Look past S.J. Green and his milestone night media scrum.
Beyond James Wilder Jr. high-stepping his way to the equipment manager’s cubby.
Towards the back of the Toronto Argonauts locker room is the Mexican corner.
There, linebacker Christian Hernandez is getting changed alongside countryman and Argos practice squad member Jose Casarrubias. The two earned their chances in Toronto this season through the CFL 2.0 global strategy, and form part of the first class of Mexican players to come to Canada in pursuit of a football dream.
“It’s a big responsibility,” reflected Hernandez, a product of the LFA’s Fundidores by way of a college career with the UANL Autenticos Tigres. “To represent Mexico here, outside the country, is important. We put in good work, and that’s why we’re here.”
It’s mid October, and the Argonauts’ hearts are still pumping following a 33-12 win over the visiting REDBLACKS as Hernandez chats at his locker.
“It’s tough to put the experience into words,” admitted Hernandez, who the Argos selected in the third round of this year’s inaugural CFL-LFA Draft. “The stadium is loud from the beginning of the game to the end, there’s so many people and cameras. It’s crazy.”
While there was a definite learning adjustment off the hop, the 27 year-old has settled into the rhythm of professional Canadian football and dressed in each of the Argos’ last five games.
“We’ve been putting in the hard work with the coaches every week and getting better,” explained the 6-foot, 232-lb. global player, who led Mexico’s LFA in tackles over the past two seasons. “Being able to go to work on football every day has helped us improve, just being on the field and getting reps I know I’m improving.”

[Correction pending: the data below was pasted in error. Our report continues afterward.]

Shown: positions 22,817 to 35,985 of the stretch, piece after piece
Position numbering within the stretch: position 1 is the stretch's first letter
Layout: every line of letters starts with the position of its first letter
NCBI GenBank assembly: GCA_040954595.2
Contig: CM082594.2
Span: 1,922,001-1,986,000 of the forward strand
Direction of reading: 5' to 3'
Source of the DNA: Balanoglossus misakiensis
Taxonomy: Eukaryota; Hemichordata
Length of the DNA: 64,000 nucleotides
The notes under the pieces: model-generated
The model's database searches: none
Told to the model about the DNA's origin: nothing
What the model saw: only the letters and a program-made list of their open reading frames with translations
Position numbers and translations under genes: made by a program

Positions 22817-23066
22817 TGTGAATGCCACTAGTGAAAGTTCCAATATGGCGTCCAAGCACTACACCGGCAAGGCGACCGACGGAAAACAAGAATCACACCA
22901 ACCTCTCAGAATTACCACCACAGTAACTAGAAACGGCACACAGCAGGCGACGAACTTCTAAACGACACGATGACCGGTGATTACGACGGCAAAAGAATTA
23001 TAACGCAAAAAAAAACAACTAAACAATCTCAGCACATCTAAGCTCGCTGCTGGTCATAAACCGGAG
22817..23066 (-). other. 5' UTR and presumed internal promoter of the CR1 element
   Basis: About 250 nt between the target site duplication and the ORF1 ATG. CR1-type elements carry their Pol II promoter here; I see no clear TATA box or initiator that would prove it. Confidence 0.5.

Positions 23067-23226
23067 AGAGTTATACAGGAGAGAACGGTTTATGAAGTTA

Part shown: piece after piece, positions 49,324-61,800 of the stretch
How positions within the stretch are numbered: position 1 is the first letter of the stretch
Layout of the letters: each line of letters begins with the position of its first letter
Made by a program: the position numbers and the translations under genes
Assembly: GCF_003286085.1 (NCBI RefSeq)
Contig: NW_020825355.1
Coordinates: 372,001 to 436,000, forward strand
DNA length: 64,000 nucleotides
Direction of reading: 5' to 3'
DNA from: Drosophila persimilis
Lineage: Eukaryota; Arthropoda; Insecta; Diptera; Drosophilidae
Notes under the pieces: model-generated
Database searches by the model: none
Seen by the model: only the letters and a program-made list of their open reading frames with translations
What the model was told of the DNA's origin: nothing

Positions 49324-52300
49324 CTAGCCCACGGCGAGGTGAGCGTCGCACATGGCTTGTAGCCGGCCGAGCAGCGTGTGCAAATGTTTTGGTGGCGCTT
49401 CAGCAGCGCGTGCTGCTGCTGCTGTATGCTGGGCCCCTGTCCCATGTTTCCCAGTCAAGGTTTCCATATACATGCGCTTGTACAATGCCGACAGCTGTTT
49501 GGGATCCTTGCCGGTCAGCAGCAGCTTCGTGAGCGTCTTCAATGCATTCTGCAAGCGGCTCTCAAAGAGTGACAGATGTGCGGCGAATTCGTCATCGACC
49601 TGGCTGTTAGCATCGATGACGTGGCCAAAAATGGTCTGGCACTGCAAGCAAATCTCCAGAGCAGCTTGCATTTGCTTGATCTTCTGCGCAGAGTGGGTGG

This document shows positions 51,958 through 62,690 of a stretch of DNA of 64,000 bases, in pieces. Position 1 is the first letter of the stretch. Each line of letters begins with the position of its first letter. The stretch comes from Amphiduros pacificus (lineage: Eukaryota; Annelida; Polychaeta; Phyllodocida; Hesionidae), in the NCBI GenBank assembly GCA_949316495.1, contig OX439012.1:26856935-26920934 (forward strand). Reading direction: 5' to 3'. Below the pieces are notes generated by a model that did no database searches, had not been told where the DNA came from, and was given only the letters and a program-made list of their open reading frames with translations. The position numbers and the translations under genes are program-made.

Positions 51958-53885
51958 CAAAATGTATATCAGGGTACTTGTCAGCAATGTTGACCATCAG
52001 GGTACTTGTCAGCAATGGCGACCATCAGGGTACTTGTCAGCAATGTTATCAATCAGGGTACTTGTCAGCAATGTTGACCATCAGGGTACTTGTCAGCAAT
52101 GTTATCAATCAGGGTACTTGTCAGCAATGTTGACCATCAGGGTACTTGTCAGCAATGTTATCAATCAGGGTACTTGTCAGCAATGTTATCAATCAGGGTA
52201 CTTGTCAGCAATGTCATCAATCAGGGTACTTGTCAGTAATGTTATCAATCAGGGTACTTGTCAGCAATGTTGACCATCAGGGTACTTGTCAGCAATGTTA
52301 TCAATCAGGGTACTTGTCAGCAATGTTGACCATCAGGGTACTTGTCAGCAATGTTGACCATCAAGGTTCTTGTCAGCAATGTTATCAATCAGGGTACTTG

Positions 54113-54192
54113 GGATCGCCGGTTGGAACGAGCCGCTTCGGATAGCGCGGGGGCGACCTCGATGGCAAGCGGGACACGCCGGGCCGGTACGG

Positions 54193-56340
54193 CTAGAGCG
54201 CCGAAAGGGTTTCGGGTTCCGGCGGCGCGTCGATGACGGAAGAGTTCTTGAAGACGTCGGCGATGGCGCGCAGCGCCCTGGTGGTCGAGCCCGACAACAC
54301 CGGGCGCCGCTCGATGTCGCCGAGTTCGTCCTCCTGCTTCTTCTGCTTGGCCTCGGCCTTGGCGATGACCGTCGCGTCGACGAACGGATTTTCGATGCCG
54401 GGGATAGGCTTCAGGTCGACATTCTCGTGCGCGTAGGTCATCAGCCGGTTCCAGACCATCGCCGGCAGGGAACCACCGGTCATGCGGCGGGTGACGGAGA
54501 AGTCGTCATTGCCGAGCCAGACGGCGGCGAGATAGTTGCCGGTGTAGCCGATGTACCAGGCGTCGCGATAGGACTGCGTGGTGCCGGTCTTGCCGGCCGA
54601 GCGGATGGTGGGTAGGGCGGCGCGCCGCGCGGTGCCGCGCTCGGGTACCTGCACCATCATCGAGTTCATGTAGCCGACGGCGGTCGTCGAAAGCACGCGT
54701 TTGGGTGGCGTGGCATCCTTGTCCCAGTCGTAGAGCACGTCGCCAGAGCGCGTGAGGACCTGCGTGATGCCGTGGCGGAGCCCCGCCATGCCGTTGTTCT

“We talk week to week (about) how it’s going, how’s the locker room, are you playing this week,” he explains. “We’re a strong group and cheer each other on.”
Canada’s largest city is a long way from Monterrey, where Hernandez has spent his entire football career, and the global player has taken the time to discover all the 6ix has to offer.
“Toronto is a beautiful city,” he said. “People across the city treat you well (and) are super friendly.
“The relationships with the coaches and staff, like the city, are awesome. It’s just a beautiful experience.”
In Spanish, the verb aprovechar roughly equates to seize an opportunity.
Regardless of what the future holds, Christian Hernandez and the other Mexican players forming the first wave of CFL global players están aprovechando — are making the most of — their collective football opportunity in Canada.